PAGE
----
Winning Ticket? Ala., Miss. May Alter GOP Race

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Tuesday's southern showdown could dramatically impact the GOP presidential campaigns.

Candidates Mitt Romney, Rick Santorum, and Newt Gingrich are battling for the opportunity to dominate in the Alabama and Mississippi primaries.

The outcome could put an end to Gingrich's candidacy, add momentum for Santorum, or give clear front-runner status to Romney.

Fifty delegates in Alabama and 40 in Mississippi are up for grabs. Polling so far has shown that the top three candidates are in a statistical dead heat as voters head to the ballot box.

With so much at stake, the men are turning on their charm and hoping for southern hospitality.

"I'm learning to say 'y'all,'" Romney joked at a campaign stop. "Morning y'all. I like grits, a biscuit and some cheesy grits."

"Unlike one of my competitors I have had grits before," Gingrich snapped back. "If you don't understand grits, there's a pretty high likelihood you don't understand the rest of the south either."

The former House speaker has said he's going all the way to the Republican National Convention, but most analysts believe his survival depends on winning, Tuesday.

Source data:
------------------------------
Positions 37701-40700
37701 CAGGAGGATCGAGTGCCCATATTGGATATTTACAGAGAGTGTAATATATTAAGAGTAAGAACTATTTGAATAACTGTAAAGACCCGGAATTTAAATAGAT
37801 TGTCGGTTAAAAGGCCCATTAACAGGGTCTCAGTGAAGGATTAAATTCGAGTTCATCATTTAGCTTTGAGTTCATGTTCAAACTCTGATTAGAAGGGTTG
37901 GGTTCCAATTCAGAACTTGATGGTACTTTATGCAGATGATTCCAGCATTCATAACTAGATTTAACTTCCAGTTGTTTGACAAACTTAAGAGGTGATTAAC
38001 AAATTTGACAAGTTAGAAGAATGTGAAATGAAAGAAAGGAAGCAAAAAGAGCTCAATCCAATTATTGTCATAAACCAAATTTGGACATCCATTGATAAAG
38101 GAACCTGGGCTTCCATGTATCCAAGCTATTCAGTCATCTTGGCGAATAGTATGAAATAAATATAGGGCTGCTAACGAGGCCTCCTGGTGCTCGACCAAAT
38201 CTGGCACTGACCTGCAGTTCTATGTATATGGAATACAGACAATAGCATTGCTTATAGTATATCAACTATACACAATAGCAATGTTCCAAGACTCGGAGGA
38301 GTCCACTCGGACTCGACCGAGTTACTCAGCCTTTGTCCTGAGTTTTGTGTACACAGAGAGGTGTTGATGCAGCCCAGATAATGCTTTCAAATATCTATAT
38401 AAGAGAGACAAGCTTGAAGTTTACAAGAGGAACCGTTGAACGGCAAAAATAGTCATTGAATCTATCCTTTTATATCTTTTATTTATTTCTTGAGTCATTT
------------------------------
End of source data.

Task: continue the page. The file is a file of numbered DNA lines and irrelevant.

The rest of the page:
Gingrich has spent months pursuing an all-southern state strategy. But so far, he has only won South Carolina and Georgia.

With the stakes increasing, the candidates are getting personal in their attacks.

When asked if he would need to pick a running mate more conservative than he is, Romney responding saying, "Well, that would preclude Rick Santorum."

"His record suggests that he does not have the fiscal conservative chops that I have," he said.

"If I'm too liberal to be Mitt Romney's running mate, oh my goodness. It just shows you how desperate he is," Santorum responded at his own campaign stop.

Since last week, Romney's campaign has argued that it would be almost mathematically impossible for another candidate to win now. And Romney said waiting until the convention to pick a presidential nominee would spell disaster.

"If we go all the way to a convention ... we would signal our doom in terms of replacing President Obama," he claimed.

Obama is facing his own challenges. New polling shows a steep drop in the president's approval ratings.

A Washington Post-ABC News poll revealed 50 percent of respondents disapprove of the job he's doing. A New York Times-CBS showed 47 percent of those surveyed disapprove.

 

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